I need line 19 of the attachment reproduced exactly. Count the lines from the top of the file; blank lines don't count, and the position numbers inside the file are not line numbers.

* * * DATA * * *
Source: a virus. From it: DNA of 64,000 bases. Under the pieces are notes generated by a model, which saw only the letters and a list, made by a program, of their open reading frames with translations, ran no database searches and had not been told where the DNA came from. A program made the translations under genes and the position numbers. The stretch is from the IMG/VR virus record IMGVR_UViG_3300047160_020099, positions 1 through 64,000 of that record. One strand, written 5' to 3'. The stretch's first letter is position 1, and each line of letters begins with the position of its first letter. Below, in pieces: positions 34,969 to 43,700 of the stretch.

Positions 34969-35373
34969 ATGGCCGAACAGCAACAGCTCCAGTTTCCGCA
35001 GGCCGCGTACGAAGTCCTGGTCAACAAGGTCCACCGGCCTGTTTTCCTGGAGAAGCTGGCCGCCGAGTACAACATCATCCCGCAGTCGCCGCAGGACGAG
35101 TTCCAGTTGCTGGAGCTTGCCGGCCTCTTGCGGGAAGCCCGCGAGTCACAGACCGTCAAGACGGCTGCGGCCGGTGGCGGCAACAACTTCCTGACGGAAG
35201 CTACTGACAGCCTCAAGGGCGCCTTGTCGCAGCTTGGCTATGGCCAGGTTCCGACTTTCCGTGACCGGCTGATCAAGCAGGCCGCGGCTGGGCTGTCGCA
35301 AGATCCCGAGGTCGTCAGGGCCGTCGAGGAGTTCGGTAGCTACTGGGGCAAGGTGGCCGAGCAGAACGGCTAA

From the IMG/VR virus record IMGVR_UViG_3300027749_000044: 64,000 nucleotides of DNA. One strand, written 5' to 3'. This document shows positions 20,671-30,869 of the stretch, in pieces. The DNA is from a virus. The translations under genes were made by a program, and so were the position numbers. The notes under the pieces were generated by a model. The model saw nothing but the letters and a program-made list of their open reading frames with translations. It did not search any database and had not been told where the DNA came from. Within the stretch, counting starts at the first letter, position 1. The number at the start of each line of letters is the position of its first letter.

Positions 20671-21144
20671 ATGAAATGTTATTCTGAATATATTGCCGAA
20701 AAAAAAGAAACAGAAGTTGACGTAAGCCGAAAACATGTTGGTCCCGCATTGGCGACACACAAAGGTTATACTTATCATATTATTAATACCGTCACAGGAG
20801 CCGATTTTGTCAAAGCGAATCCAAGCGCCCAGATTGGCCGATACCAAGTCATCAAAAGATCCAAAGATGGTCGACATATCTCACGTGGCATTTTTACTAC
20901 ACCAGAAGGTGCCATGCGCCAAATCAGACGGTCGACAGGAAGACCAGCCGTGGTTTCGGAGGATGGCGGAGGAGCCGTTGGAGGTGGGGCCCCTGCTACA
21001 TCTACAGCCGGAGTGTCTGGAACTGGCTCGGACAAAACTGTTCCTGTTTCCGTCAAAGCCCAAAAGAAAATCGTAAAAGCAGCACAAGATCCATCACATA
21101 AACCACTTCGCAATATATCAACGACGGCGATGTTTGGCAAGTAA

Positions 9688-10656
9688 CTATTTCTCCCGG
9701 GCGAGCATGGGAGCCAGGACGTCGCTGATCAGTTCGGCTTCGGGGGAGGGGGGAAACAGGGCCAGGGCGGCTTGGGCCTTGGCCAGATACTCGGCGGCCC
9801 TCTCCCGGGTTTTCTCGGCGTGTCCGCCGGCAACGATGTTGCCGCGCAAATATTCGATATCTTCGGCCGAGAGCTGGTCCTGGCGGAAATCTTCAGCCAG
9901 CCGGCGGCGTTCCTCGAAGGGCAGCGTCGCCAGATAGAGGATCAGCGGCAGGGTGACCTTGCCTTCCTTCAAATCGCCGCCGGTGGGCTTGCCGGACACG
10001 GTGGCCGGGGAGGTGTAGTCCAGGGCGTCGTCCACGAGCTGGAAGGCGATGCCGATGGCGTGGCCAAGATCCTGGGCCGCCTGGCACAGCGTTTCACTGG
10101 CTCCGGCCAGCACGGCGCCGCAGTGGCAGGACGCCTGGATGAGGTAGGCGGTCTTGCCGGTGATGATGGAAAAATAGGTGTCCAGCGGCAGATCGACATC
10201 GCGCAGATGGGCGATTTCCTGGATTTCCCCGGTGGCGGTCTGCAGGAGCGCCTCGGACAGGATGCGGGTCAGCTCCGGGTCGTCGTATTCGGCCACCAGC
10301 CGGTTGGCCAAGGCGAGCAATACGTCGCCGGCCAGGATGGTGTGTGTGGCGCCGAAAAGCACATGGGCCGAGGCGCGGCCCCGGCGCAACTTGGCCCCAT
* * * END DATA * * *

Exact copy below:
9801 TCTCCCGGGTTTTCTCGGCGTGTCCGCCGGCAACGATGTTGCCGCGCAAATATTCGATATCTTCGGCCGAGAGCTGGTCCTGGCGGAAATCTTCAGCCAG